A member of the Finance Committee in Parliament, Stephen Amoah, has stated that Russia’s attempts to dissociate itself from the current economic challenges in Ghana is only a move to protect its reputation.

He said it is undeniable that Russia’s invasion of Ukraine has exacerbated global economic difficulties, a situation that has caused hikes in general goods and services in Ghana.

The Nhyiaeso MP was reacting to a statement by the Russian Embassy, which attributed the current hardship to the high demand and rising prices of food, raw materials and transportation services as part of the post-Covid-19 recovery.

It argued that difficulties in economies started before the invasion of Ukraine because there has been a steady trend of happenings on the global stage in the last two years.

But in defence of government’s stance, the NPP MP said the move by Russia is only meant to save face.

“There is this ongoing IMF forum in Washington, and member countries have had the opportunity to speak on their countries’ economies, I mean their sovereignties, and all of them are attributing the challenges they are having today to too many factors.

“One, the Covid; two, the war in Ukraine, and I think the authorities from Russia are aware of all these facts and these assertions or claims.

“Of course, they have their prerogatives or exclusive rights to manage the reputations of their sovereignty or their country,” he told JoyNews in an interview.

The Nhyiaeso lawmaker noted that “diplomatically, they wouldn’t want to associate anything untoward or going on against the war with or to their war – they wouldn’t want to see that.”

Inasmuch as any country would have defended its reputation, Mr Amoah stressed that “the facts remain untouched” and that Russia’s invasion of Ukraine has had significant impacts on countries across the world.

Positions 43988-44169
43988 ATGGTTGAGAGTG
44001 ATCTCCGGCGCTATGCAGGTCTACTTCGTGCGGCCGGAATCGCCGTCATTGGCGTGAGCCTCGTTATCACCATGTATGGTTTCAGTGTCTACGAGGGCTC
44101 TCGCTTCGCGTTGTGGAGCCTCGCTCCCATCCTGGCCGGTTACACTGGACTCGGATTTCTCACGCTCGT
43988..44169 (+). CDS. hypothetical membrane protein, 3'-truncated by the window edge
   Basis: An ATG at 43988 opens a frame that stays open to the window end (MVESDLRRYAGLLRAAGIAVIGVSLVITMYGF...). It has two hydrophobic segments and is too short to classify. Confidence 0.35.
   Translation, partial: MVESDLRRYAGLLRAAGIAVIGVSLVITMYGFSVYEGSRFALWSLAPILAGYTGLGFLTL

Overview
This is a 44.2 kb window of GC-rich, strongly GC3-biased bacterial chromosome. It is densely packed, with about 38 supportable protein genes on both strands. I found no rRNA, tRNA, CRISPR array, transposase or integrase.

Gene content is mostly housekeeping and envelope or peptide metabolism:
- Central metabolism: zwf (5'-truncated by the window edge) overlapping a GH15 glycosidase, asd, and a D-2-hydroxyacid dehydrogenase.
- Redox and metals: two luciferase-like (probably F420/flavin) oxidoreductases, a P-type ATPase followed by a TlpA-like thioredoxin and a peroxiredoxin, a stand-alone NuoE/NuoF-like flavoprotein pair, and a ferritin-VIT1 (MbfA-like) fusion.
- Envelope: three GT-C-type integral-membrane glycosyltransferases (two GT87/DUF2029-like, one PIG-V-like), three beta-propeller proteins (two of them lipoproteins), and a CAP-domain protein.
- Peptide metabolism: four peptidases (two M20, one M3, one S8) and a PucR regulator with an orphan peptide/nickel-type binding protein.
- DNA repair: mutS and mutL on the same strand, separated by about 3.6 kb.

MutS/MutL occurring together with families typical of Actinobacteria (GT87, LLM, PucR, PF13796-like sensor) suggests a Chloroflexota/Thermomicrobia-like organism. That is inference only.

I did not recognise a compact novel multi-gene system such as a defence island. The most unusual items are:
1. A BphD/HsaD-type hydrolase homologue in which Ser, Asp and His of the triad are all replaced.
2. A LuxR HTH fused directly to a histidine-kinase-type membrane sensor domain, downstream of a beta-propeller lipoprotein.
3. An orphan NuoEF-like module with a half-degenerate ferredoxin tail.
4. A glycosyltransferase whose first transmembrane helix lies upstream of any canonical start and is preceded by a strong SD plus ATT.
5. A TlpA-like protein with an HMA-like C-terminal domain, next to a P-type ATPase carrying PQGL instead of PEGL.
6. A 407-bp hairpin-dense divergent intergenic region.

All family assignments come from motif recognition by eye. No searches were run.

What happened?

Vice President Dr Mahamudu Bawumia, while addressing Ghanaians on the state of the economy at the National TESCON Training and Orientation Conference on April 7, noted that aside from the Covid-19 pandemic, the Russia-Ukraine war is adversely affecting the Ghanaian economy.

Russian Embassy only protecting its sovereignty; global economic challenges is due to Ukraine invasion – Stephen Amoah

He noted that the prices of food supplies have shot up because the two countries that are exporters of commodities such as wheat, and grains, have withheld supply due to the crisis.

“The Russia-Ukraine conflict has exacerbated the increase in commodity prices. Russia and Ukraine together account for 30% of global wheat exports; the longer the conflict ensues, the greater the disruption to global food supplies. The conflict is also likely to slow down global growth.

“According to the AfDB, the price of wheat has shot up by 62% since the war began, the price of fertiliser is up by 300%, and the price of maize is up by 36%. Here in Ghana, some 60% of our total iron ore and steel imports are from Ukraine; Russia accounts for some 30% of Ghana’s imported grains, 50% of flour, and 39% of fertiliser.

“So we are directly affected by the Russian-Ukraine war. Unfortunately, we do not know when it would be over,” he said.

But in a statement on Twitter on Monday, the Russian Embassy in Ghana disagreed, saying it cannot be blamed for the current price hikes.

“The current situation in the food markets is not a result of two months of this year, but a steady trend of at least two years. Food prices started rising in mid-2020 and reached an all-time high in February 2022.

“This is a real market shock caused by high demand and rising prices on food, raw materials, and transportation services, including freight, in the post-Covid recovery period,” the Embassy tweeted.

Russia invaded Ukraine in February 2022 following the former Soviet Union leader’s disagreement with NATO’s eastward expansion.

Recent reports have indicated that about 10,000 people have lost their lives following the Russia-Ukraine war.

Several sanctions have been imposed on Russia by developed countries.

Most countries say the Russia-Ukraine war is directly affecting their economies and agricultural value chain.

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DISCLAIMER: The Views, Comments, Opinions, Contributions and Statements made by Readers and Contributors on this platform do not necessarily represent the views or policy of Multimedia Group Limited.